As Scott goes on a journey to find the name that works perfectly, Bird stumbled upon the name of the protagonist of his book in a sort of Eureka moment.
Earlatidge Hubert Umbray is the perfect name for the keeper of a traveling magic store who mends shattered dreams and helps people reconnect with their lost loved ones.
âIt’s going to sound completely impossible, but it’s very true, the name just came to me completely formed,â Bird says.
“I could hear the name Earlatidge in my headâ¦ It was sticking out of my little typing fingers, and there it was on the page.”
Fly and combine
Many writers turn to other books and stories to find their names.
Garth Nix took names from phone books and changed them to suit his most fantastic characters.
He also named characters in tribute to favorites and influences; in his most recent book, The Left-Handed Booksellers of London, he named a character after CS Lewis’s Susan of Narnia, and author Susan Cooper (whose best-known work is the fantasy series The Dark Is Rising).
Two other characters in the book – Merlin and Vivien – take their names from Arthurian legend.
âOne of the other things that I have also done, following a long tradition, is that I stole a name from Shakespeare,â says Nix.
Nix named The Abhorsen, who is responsible for maintaining the line between life and death in his hit series Old Kingdom, after the executioner Abhorson in Measure for Measure (with a slightly different spelling).
Nix’s most famous creation is Sabriel, the necromancer heroine from the Old Kingdom series.
“I wanted a powerful name that also hinted at some sort of darknessâ¦ So I looked at the words that meant these things and separated the words, and took fragments of the words and recombined them.” , he explains.
Sabriel is a combination of ‘sable’, a heraldic term for black, and ‘iel’, a suffix of many angel names.
Nix regularly receives emails from fans who have named their daughters Sabriel.
Fiction is also filled with anonymous protagonists, from Ralph Ellison’s Invisible Man to Cormac McCarthy’s The Road.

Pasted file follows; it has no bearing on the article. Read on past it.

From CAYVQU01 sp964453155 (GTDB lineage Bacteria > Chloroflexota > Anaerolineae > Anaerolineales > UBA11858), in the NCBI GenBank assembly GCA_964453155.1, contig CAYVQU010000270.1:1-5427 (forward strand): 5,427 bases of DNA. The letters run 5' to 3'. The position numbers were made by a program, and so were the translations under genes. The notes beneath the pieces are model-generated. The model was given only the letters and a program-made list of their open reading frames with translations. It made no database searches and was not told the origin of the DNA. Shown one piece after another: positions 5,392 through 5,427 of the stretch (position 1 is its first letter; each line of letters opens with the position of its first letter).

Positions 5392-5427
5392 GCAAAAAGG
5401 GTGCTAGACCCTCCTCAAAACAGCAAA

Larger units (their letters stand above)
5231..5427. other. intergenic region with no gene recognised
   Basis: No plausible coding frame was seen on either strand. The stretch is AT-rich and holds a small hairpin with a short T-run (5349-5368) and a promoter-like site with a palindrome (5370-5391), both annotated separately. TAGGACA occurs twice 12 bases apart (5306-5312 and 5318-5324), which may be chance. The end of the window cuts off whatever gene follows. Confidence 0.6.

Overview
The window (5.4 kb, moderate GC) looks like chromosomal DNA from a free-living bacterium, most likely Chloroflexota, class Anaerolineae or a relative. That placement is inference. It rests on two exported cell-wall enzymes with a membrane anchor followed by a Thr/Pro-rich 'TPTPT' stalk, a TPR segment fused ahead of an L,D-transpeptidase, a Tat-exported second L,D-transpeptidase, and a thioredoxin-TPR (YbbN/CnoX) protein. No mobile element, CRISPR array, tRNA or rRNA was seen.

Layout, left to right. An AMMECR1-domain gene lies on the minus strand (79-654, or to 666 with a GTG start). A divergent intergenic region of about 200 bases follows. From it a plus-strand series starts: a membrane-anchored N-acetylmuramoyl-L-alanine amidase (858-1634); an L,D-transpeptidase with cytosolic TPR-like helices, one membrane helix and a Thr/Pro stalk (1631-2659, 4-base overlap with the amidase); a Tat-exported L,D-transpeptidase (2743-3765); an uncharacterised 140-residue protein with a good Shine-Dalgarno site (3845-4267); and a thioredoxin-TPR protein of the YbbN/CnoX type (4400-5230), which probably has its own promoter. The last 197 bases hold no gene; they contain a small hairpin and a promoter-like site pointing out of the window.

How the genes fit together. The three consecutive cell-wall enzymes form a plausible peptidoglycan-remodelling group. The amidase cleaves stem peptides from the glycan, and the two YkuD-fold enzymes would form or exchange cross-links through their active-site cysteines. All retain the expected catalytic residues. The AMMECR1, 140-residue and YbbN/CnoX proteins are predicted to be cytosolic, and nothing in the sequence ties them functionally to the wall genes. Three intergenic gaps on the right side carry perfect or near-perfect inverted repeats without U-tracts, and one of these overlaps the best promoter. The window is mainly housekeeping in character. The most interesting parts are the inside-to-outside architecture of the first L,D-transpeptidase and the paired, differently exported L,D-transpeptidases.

Ronnie Scott’s 2020 debut novel, The Adversary, tells the story of two gay best friends who reflect on the future of their friendship over a summer in Melbourne.
Scott had named his protagonist in his early drafts, but was later convinced by his editor to make the main character anonymous.
The novel is told in the first person and takes place over a short period.
“I wanted the world to be really filtered through the way he [the main character] seen, and we don’t constantly think about our own names, âScott says.
âHe’s a character who focuses on other people, especially one other person: his best friend.
“There was no big reason it didn’t have a name, but there were a lot of little reasons that added up.”
Indo-American writer Jhumpa Lahiri’s debut novel, The Namesake, was, as its title suggests, quite preoccupied with names; in it, protagonist Gogol Ganguli, whose family moved from India to Massachusetts in the late 1960s, struggles with his name.
But Whereabouts, her latest novel, is about a nameless woman adrift in a nameless town.
“The details were purposely withheld, so that other elements may have come to the surface,” Lahiri said.
She says readers focus on the names of characters, towns and streets, and that without these “points of reference” other questions arise.